- private customers must declare substantiated reason for payment problems (e.g. Member of a vulnerable group to virus, unable to go outside the home, no internet banking) - In these cases, the energy companies grant instalment plans or deferrals in order to find adequate solutions for the customers A solution to compensate suppliers for the prefinancing issue i.e. suppliers need to pay grid fees while their customers request payment delay or do not pay at all. A possible bad debt sharing between all actors (suppliers/DGO’s/TSO’s/Governments) in function of their part in the invoice regarding unpaid invoices related to the crisis. A temporary halt regarding new legislation with impact on suppliers. In general, yes, we consider them appropriate. Instead of a 10% decrease in the final electricity bill, we would like to see a reduction in the VAT for electricity (currently this is 19%). This was also examined in the past (some years ago), but was thought to be non-compliant with the existent EU legislation. We believe this should be re-assessed. In general, any direct financial support to vulnerable customers should be provided by the state through its standard social policies rather than by private companies. However, this is an exceptional case; therefore also suppliers decided voluntarily to take their part in helping to customers caught in financial destress due to Covid. We consider that these measures are appropriate, although they imply an increase in Suppliers and DSOs IT systems development expenditures, process changes, front-office adaptation, etc No, there is no need for that. Our companies are permanently monitoring the customers’ payment habits and arrears therefore we can forecast if any support is needed due to payment difficulties either on the client side or on the supplier side. There is no specific government support regarding (partial) moratorium. MVM Group seeks the opportunity to recover some or all of the OPEX and CAPEX regarding the pandemic. Also, we would like to see the promotion of electronic billing and payment through legal incentives to reduce cash circulation and unnecessary personal interactions. In general we consider the Government’s general Economy Protection Action Plan supportive since it aims to maintain the level of solvency of firms and clients. However, we will be able to evaluate the impacts in-depth only after elaboration and examination of further regulatory measures. Government support measures are currently aimed at business in general, where Energy stakeholders also have input. Supportive of the income support schemes to enable customers to pay bills to support the energy value chain. Energy retailers focus for support is on liquidity issues, where cashflow, cash collection and bad debt could become major hazards in the months ahead. The main objectives of the Government’s fiscal measures have been, on the one hand, to mitigate the shock suffered by those households and businesses that are most vulnerable to the impact of the pandemic and, on the other hand, to protect jobs and companies during the pandemic and support a strong economic recovery when it recedes. In March and April, the Government introduced over twenty measures aimed at softening the economic blow from the pandemic. The scope of these measures is estimated at nearly 352 b.kr., or around 11.9% of year-2019 GDP. The measures that directly affect the fiscal budget amount to 4.2% of the GDP, which is similar to the measures announced in Norway and Denmark. (Updated on 08/06) Up to this moment our members (energy suppliers as part of big (international) companies, as well as (smaller) energy supplier only) informed us that they are coping with the current situation. . Due to the generic (tax and financial/income) measures from the government, households are in general still paying their energy bill. For businesses there is more demand for alternative payment schemes and more business go bankrupt. 80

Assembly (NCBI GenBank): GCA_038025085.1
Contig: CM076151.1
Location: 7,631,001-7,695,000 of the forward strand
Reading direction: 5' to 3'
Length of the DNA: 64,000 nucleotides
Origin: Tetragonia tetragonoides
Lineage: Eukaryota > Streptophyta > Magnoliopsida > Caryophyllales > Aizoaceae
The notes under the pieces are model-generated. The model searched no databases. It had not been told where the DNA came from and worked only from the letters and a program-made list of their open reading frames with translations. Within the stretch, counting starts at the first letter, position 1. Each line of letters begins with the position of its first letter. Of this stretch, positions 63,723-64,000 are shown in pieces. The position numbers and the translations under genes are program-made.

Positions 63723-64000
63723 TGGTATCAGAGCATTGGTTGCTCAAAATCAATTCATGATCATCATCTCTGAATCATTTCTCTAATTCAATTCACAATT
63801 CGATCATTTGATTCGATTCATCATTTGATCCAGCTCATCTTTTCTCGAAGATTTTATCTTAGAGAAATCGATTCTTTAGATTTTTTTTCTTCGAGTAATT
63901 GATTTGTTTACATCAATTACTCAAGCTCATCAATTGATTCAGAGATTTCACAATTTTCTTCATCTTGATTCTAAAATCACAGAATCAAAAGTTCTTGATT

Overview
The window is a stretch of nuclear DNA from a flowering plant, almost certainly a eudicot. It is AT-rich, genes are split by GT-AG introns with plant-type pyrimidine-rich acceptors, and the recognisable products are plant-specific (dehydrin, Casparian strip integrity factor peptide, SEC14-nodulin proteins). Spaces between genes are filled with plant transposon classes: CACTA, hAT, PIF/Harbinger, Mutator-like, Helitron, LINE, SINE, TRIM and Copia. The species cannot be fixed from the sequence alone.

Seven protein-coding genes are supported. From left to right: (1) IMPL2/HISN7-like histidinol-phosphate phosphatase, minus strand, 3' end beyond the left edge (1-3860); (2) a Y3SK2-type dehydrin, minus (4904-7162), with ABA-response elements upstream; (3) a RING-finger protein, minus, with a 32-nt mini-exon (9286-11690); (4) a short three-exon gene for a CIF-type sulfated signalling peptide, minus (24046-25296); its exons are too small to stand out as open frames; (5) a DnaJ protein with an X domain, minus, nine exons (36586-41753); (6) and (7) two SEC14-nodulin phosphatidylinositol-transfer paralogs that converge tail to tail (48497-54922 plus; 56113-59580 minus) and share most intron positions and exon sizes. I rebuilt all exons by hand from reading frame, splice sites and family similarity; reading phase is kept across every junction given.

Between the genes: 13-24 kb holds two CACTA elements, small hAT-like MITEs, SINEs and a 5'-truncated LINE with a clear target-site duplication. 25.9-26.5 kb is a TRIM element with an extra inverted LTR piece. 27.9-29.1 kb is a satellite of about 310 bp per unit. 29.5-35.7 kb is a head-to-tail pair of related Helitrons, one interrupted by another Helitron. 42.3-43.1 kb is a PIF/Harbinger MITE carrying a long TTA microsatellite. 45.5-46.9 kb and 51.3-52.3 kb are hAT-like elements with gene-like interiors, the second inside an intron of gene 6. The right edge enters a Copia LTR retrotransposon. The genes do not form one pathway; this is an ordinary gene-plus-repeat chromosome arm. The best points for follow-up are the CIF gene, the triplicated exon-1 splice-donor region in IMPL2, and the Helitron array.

In case of government support measures, do you consider them appropriate? If no support exists, what measure would you like to see implemented